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Down Payments for Jobs that are waiting for Springtime

Discussion in 'Landscape Architecture and Design' started by JimLewis, Oct 17, 2006.

  1. JimLewis

    JimLewis LawnSite Fanatic
    Posts: 6,841

    Ok, this is a situation I've never been in before. We're booked for the remainder of this year and I have people who I've given bids to that are ready to sign a contract, and don't mind waiting until next spring for us to begin. In other words, they want to be "first on our list".

    So typically the way it works here is we get a 50% deposit at the time that we sign the contract, and then we collect the remaining balance the day we finish the job. And I don't mind collecting a large deposit from someone if I know we're going to be starting the job in a month. But when it's going to be like 4 months until we even start, I feel a little akward asking for a 50% deposit.

    Who here has experience dealing with this situation? How do you handle it?

    I was thinking maybe I just make a list of these people and then wait to sign a contract until the end of February or something. Or should I lock them in now with a contract and a smaller deposit and then collect a larger deposit later as we get closer to starting the job?
  2. DBL

    DBL LawnSite Silver Member
    Posts: 2,219

    have them sign the contract now so theyre locked in then collect the deposit in a few months to buy material and go from there
  3. olderthandirt

    olderthandirt LawnSite Platinum Member
    from here
    Posts: 4,900

    10% non refundable now. That locks a spot on next yrs busy spring scheldule, then another 40% more, 30 days before start date.

    People that balk at the non refundable part are usually going to spend the next 3-4 months price shopping for a cheaper price. If there serious they understand that to be 1st in line they need to lock in there spot. And the 10% is their guarentee of an early spring spot.
  4. Green-Pro

    Green-Pro LawnSite Bronze Member
    Posts: 1,420

    Some very good advice here
  5. DBL

    DBL LawnSite Silver Member
    Posts: 2,219

    they wont back out after they put 10% down that they cant back out and you have what 4 months to plan...better than my idea
  6. dcondon

    dcondon LawnSite Silver Member
    Posts: 2,246

    If you tried doing that around here people would just laugh at you.:dizzy:
  7. JimLewis

    JimLewis LawnSite Fanatic
    Posts: 6,841

    I guess it's different everywhere. But around here licensed landscape contractors with lots of good references are tough to find and when you find them they're even tougher to get a return phone call from. Seems like people jump on it once they find one. I've had people offer me 50% down now for jobs we don't plan on doing until spring. And I've had two people pay me 100% up front for jobs we did for them this year. I protested each time. But they insisted it was easier for them and they trusted us. So I quit protesting. Anyway, seems like it's a different market here. People seem to like to throw money our way.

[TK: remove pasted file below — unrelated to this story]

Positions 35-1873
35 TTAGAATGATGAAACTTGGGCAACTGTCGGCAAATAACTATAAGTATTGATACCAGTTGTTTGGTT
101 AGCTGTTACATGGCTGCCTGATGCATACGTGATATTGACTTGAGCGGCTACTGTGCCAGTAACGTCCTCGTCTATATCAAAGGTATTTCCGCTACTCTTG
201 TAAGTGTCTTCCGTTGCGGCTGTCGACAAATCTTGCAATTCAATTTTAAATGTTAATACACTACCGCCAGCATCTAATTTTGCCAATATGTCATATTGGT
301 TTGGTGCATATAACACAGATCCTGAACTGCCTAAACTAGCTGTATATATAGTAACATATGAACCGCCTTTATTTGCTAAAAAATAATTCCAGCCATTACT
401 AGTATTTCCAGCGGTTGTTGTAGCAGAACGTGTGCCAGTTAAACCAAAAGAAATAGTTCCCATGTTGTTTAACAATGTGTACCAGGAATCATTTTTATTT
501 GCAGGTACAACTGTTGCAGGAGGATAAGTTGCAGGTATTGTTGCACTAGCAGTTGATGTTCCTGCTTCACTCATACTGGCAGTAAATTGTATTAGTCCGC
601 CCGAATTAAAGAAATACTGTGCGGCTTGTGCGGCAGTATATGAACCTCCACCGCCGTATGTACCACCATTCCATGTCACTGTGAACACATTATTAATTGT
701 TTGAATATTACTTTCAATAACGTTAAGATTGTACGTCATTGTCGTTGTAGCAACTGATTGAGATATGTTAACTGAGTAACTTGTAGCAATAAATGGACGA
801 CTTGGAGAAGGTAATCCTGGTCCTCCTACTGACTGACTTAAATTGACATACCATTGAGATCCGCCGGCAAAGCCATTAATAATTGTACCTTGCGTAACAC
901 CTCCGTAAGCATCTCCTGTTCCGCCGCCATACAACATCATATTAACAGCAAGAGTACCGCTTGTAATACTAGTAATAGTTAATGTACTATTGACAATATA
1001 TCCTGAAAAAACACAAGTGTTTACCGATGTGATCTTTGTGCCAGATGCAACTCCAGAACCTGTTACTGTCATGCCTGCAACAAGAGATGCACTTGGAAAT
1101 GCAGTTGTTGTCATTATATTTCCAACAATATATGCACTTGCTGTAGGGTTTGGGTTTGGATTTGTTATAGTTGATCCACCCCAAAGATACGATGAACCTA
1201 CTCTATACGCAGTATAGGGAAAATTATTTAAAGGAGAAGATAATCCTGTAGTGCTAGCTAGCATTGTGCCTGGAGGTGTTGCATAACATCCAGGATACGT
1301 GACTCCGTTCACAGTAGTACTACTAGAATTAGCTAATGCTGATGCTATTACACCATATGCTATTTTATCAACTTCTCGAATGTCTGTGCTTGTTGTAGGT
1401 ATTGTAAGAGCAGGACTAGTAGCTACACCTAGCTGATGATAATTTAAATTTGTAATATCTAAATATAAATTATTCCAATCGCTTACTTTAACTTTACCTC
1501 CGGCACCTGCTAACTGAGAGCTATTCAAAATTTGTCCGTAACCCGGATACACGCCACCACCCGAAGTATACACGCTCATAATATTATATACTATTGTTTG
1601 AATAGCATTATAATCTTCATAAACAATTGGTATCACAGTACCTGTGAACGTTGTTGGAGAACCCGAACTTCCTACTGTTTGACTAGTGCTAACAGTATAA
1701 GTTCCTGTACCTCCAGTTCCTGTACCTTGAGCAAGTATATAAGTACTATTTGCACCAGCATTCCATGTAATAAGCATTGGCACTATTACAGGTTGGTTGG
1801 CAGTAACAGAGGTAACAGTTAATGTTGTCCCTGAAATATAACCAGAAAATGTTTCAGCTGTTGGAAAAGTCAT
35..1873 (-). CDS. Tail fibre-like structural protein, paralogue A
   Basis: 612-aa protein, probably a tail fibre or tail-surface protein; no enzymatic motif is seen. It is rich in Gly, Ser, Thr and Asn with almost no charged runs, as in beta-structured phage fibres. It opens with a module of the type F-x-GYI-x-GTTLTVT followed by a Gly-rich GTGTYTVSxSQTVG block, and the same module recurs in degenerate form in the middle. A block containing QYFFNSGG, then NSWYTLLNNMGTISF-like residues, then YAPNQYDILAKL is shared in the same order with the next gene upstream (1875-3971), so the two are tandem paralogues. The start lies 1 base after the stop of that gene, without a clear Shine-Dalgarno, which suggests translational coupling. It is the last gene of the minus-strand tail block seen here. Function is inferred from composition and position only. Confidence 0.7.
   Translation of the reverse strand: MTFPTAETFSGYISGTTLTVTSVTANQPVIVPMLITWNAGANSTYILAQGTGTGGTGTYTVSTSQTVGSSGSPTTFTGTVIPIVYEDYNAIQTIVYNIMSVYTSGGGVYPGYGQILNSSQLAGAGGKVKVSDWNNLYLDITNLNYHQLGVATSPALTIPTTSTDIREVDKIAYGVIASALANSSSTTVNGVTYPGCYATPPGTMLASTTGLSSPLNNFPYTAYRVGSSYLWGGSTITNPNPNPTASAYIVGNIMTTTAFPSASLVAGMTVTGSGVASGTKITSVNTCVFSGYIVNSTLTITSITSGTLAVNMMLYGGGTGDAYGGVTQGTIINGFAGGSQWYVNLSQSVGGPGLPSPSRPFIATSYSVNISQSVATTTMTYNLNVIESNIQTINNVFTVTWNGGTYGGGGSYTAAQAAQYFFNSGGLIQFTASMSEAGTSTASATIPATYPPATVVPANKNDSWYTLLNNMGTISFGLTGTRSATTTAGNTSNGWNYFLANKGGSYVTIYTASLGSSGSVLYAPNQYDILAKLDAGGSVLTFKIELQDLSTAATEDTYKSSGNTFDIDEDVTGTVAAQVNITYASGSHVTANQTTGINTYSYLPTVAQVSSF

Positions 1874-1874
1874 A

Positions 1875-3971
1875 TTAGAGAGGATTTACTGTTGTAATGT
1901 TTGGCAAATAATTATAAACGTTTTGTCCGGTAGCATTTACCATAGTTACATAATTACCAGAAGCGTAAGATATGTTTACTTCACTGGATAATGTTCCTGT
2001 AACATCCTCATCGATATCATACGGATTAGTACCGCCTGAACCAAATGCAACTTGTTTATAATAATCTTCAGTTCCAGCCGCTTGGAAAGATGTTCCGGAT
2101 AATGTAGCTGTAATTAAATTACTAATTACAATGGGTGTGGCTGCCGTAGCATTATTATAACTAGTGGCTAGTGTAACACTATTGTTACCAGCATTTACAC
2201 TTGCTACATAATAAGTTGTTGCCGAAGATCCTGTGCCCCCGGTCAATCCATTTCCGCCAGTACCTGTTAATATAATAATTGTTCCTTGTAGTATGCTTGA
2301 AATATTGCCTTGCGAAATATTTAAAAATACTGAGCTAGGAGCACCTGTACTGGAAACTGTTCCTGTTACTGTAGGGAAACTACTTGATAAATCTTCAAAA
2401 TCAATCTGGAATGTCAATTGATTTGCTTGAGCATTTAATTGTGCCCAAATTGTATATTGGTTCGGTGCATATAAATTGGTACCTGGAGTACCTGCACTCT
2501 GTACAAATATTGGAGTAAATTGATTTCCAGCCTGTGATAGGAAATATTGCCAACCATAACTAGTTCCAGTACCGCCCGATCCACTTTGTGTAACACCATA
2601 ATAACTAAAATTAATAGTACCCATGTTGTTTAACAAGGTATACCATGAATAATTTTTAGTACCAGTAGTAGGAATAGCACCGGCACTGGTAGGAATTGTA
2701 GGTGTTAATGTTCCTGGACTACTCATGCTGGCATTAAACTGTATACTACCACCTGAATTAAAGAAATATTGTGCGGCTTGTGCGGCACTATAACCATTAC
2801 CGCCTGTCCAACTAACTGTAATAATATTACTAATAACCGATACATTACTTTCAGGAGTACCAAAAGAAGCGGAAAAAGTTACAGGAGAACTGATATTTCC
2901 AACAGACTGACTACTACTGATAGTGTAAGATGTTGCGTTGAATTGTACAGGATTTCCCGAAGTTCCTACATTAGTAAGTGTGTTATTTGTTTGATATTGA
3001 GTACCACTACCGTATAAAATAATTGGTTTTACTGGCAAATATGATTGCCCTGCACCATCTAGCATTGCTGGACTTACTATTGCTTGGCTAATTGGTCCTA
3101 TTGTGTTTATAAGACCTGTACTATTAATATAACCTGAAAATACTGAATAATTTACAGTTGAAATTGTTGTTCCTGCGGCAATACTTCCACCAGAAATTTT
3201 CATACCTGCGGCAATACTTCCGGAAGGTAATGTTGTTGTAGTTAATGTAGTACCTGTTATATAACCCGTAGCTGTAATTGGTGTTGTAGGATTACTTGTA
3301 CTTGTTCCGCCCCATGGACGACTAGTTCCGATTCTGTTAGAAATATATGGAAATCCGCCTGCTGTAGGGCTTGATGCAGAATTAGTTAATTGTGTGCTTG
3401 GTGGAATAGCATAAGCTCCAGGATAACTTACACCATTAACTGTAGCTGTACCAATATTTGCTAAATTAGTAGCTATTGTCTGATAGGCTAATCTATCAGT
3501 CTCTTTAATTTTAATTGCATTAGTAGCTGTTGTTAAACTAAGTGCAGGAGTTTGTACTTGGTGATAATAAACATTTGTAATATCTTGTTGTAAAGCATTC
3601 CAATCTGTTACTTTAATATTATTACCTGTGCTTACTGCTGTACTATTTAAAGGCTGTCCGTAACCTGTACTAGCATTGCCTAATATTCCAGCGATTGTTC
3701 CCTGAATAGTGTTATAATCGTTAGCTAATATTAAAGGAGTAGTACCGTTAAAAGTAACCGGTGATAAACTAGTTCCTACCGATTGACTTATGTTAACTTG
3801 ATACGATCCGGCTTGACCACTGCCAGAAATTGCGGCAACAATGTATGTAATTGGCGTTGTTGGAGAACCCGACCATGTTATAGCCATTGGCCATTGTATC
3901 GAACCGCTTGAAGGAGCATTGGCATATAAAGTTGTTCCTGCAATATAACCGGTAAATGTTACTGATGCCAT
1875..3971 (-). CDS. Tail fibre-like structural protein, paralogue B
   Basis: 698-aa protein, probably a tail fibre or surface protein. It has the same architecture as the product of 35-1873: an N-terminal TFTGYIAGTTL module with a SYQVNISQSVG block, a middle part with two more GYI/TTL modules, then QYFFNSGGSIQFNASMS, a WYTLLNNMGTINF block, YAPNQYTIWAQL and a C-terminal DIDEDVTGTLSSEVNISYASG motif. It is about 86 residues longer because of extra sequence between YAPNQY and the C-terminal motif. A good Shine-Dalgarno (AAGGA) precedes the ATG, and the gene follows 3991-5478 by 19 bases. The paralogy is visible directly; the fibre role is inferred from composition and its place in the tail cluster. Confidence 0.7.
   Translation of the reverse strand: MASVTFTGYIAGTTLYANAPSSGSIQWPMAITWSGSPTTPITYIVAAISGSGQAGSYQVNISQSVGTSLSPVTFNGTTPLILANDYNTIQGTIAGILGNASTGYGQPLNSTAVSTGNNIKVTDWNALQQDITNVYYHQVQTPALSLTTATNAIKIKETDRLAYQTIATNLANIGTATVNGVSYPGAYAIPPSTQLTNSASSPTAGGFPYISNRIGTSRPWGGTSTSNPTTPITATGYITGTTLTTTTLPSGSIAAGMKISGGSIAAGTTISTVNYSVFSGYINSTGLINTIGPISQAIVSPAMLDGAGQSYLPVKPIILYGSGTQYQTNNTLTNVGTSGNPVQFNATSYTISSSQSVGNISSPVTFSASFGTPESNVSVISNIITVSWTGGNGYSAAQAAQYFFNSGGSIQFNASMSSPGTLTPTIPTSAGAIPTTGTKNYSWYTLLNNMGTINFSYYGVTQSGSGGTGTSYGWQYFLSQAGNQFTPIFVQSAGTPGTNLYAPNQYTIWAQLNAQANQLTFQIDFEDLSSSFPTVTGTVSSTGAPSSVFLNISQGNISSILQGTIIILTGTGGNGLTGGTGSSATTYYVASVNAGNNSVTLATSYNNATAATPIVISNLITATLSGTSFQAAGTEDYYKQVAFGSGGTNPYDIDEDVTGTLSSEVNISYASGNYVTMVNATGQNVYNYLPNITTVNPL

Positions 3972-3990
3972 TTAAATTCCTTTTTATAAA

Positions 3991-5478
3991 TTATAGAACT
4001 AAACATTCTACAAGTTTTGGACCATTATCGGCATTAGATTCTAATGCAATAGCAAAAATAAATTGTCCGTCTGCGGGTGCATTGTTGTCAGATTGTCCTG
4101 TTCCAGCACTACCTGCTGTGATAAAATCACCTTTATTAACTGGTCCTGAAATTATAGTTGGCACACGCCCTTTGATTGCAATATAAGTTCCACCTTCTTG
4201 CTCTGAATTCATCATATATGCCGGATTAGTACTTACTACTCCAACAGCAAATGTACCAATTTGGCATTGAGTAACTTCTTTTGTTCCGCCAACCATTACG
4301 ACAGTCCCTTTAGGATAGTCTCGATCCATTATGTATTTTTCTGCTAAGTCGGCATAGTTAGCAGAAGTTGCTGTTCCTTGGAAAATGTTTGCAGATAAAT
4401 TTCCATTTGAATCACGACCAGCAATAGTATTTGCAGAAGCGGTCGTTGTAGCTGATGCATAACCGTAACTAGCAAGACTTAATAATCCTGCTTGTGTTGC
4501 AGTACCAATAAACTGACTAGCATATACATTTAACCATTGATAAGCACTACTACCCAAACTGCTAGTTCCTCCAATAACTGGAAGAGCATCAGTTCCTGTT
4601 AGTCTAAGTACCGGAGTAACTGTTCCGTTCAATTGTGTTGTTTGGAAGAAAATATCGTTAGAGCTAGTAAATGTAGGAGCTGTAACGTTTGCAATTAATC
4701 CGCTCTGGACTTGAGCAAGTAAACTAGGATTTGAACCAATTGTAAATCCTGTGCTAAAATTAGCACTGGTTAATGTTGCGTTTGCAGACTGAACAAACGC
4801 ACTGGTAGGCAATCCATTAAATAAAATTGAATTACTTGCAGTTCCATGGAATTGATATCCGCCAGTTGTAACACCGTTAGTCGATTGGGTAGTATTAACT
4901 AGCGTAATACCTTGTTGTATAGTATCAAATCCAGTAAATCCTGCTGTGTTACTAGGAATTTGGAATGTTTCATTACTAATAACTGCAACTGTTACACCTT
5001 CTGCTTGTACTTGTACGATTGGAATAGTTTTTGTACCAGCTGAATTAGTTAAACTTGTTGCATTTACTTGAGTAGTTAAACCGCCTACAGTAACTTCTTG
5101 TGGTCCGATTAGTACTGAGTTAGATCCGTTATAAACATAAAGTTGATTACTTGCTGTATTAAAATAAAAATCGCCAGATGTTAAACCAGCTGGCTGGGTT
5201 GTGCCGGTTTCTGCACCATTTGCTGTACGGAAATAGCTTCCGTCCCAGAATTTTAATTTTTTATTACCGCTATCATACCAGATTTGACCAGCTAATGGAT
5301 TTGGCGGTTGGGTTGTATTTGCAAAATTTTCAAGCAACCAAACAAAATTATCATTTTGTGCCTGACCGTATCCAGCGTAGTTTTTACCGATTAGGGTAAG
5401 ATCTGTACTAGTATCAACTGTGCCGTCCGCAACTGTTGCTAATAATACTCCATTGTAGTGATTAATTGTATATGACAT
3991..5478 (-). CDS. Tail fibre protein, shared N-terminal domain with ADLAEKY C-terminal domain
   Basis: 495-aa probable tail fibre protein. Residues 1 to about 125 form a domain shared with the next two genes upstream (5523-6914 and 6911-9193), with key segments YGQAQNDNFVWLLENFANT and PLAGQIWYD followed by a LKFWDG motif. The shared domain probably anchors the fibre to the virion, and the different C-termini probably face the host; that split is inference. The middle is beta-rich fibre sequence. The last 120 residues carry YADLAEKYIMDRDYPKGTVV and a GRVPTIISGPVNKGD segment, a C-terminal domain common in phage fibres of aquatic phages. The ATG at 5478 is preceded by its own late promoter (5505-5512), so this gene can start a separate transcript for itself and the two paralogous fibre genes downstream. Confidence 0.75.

8. RockSet N' Grade

    RockSet N' Grade LawnSite Silver Member
    Posts: 2,454

    The problem I had last year coming into this year is what you are facing now. I took a deposit ( 10% ) and by the time this year started the number I had committed to, because of rising prices, was way below market......the rise in fuel prices killed me on those jobs...not only in fuel itself, but in the higher costs of materials in general.
    My idea now is to take the 10% deposit and have a price adjustment clause in the contract just in case and because of the unknowns.....I do not have my verbage yet.....but I will do it that way or not at all
  9. newz7151

    newz7151 LawnSite Silver Member
    from Tejas
    Posts: 2,419

    Do you figure in any unforeseen cost in your bids when they are so far out like this? Like, say the bid calls for a large number of a certain plant.. but over the winter, a large number of the nurseries that grow those plants are hit by a natural disaster or some pest that wipes out their spring sale inventory. If the available sources were cut by 1/2 or 3/4, is there enough in there to cover the increased demand with the decreased supply?
  10. RockSet N' Grade

    RockSet N' Grade LawnSite Silver Member
    Posts: 2,454

    And that is an example of the problem......and it translates to each and every element of that particular job.......I am not convinced on a hard number to increase the price by, I am however, convinced that there has to be an understanding that the price I am quoting now is at current price structure and if it changes, then my prices will change accordingly......bottom line, what I am trying to do is leave some flexibility in there so I do not get caught at a 30% deficit on a hard non-flexible contract like I did this year. By the way, I went through your website, and your work presented is outstanding.

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